The color of a vinyl material doesn’t fade since it is baked during the manufacturing process. Vinyl materials are extremely low maintenance. The only upkeep you need to do for your vinyl siding is the occasional cleaning.
Contrarily, the paint color of aluminum materials will fade over time. You will have to repaint your aluminum siding every 5 to 10 years as exposure to the weather, the sun’s heat, and oxygen often results in chalking (powdering) of the paint job.
Vinyl siding is excellent at improving your home’s energy efficiency. Vinyl panels are thicker, which makes them better at insulating your home.
In terms of energy efficiency, aluminum panels do not perform well under extreme temperatures. Aluminum siding tends to absorb heat thus causing your house to heat up more rapidly.
And as a result, you’ll have to rely more on your air conditioning to cool your home’s interior.
When is painting aluminum siding a better choice?
Here are the reasons why you should leave your aluminum siding as is and instead repaint it.
It’s worth investing in durability
If you’re planning on switching on a new siding material, think again. While the original paint finish will wear down after several years, the aluminum material underneath can last for decades.
Chalking means it’s time for repainting
The chalking or powdering of your aluminum siding is not a sign of wear and tear. Chalking is just a result of degradation on the protective paint caused by years of exposure from the sun’s harmful UV rays.
Yes, the powdered look on your siding isn’t great to look at. However, you might want to slow down from power washing that powder off. Water can sand down the paint film that protects the material.
Fixing small dents and painting aluminum siding
Small dents on your aluminum siding don’t mean you must replace the entire section. We at Metco Remodeling will fix and smooth out dents so your siding will be ready for repainting. Even if all the protective paint film has worn down, it’s no problem at all. Paints adhere to aluminum surfaces quite well!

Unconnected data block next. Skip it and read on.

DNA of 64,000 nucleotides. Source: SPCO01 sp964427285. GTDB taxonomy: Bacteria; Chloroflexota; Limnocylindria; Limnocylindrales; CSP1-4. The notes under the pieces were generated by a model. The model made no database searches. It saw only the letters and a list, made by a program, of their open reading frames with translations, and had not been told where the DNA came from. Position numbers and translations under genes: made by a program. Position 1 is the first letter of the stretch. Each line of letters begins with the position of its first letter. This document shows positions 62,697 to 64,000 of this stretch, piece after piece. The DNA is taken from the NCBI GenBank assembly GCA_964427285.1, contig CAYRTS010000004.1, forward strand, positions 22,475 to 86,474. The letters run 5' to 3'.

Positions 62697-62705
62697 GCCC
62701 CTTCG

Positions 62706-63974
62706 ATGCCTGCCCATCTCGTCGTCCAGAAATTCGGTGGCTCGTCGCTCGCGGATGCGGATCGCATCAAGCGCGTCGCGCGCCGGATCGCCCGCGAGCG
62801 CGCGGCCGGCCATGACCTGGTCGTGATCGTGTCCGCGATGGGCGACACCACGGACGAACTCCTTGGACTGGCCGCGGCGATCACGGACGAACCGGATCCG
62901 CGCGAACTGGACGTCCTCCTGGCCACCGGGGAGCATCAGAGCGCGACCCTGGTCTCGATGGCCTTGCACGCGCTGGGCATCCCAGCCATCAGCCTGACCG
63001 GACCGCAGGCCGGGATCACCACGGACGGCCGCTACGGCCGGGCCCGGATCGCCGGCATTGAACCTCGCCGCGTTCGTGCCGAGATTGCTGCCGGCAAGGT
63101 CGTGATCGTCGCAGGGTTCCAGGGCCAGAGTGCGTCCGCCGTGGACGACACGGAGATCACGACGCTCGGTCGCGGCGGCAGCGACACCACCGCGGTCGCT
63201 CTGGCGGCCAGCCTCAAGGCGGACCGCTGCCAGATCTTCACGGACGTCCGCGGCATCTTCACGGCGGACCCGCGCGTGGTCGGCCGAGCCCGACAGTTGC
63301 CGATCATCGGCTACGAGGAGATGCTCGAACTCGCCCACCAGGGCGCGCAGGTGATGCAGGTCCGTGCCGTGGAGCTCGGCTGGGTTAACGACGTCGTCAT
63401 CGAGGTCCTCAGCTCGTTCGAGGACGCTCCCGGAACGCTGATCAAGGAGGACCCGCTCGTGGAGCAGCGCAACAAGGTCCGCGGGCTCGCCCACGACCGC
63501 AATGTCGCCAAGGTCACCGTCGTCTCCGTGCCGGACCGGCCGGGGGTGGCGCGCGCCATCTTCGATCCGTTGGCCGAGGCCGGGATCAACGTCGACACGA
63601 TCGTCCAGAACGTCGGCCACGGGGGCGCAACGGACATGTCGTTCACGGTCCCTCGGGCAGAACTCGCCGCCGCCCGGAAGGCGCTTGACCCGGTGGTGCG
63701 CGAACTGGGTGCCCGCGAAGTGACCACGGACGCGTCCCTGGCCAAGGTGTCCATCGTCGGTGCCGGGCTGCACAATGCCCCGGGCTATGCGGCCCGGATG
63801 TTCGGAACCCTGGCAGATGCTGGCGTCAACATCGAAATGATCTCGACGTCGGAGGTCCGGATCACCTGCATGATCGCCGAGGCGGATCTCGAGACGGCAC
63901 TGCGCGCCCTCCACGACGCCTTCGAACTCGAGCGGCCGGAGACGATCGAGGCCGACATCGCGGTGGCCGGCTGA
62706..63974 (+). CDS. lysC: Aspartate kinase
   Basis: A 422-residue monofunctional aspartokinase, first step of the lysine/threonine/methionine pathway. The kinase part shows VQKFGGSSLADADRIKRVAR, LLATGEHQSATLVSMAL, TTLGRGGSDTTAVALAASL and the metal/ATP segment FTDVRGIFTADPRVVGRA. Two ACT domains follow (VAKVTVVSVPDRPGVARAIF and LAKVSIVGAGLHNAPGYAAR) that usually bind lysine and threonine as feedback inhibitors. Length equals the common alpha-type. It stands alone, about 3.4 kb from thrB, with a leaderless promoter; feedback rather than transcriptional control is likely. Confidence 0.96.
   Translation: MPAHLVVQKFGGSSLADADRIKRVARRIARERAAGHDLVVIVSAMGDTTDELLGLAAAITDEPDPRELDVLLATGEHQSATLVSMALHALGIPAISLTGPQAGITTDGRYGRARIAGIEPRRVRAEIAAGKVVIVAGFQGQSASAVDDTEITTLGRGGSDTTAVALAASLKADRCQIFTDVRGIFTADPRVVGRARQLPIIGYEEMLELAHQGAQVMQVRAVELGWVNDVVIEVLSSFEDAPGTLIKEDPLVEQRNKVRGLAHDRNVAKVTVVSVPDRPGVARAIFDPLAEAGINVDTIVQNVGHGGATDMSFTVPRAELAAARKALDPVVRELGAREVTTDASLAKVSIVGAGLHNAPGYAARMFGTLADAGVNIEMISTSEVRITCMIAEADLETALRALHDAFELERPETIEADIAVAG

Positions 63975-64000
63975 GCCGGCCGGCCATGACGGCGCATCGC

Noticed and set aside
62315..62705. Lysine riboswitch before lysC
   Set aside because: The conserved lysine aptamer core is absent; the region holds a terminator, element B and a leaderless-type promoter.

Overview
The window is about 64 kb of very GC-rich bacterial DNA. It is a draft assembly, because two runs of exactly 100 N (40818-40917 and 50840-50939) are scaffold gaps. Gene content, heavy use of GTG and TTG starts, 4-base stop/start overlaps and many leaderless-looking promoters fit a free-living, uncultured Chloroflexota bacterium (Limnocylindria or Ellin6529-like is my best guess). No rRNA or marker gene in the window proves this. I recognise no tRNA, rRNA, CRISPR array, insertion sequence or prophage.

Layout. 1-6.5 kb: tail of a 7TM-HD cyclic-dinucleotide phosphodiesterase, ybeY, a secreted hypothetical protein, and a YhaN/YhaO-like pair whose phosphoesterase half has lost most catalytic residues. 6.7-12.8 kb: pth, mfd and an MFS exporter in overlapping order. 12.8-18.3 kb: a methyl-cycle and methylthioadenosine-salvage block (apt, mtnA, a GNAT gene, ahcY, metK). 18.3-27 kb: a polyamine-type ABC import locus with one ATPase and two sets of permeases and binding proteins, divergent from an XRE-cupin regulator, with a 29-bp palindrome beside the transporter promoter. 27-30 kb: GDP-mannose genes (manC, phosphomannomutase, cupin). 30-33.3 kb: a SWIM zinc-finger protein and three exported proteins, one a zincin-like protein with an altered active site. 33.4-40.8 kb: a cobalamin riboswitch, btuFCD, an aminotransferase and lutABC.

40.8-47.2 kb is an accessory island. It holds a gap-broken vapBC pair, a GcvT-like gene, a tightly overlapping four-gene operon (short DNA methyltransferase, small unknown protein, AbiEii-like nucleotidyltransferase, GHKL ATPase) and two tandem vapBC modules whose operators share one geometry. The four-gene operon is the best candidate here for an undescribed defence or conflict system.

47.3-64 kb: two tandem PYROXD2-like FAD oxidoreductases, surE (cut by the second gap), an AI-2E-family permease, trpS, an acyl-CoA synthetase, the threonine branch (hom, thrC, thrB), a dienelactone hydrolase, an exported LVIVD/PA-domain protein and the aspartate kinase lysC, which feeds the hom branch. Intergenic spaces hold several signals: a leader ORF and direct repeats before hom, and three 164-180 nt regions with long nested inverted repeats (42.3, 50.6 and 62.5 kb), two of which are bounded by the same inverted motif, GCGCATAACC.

DIY step by step guide to repainting your aluminum siding
Before painting your old siding, you need to do a bit of surface preparation. Here’s how…
- Scrape off any peeling or flaking paint from the surface.
- Remove old caulk lines and put in new ones.
- With 3 parts water and 1 part bleach solution, scrub away any mildew from the surface.
- Hand-wash the siding with warm water and soap to remove grime and dirt.
- Wait for 3 to 4 days to allow the siding to dry completely.
Painting Aluminum Siding
To protect adjacent areas and items near the siding, use plastic sheets and a painter’s tape. Remember to remove the tape once the paintwork is completed. This will prevent the tape from sticking to the surface permanently.
- Applying a galvanized metal etching primer will produce better results. With a synthetic polyester paintbrush, coat the entire surface area. Wait at least 4 hours for the primer to cure.
- The second stage is to use a 100% acrylic exterior paint. A paintbrush works well when painting the edges of the siding. You can then follow up painting the entire siding with a roller.
To ensure the paint is evenly distributed over the roller, run the tool back and forth over the ribbed area of the tray.
On a horizontally-oriented siding, operate the roller from left to right. If the siding is vertically-oriented, wield the roller from the top of the siding and go down. Use a clean paintbrush to smooth out bumps in the wet paint.
- Wait at least 2 hours for the first coat of paint to dry. Apply a second coat to create a professional-looking and long-lasting finish.
Not the DIY type of a person? The step-by-step guide above sounds like hard work?
Let our experienced technicians take care of your home remodeling needs
For your home’s roofing and siding needs, Metco Remodeling can assist you in any type of home improvement project. Whether it’s installing a new siding product or just painting aluminum siding, we always ensure our work is completed in the most efficient and timely manner.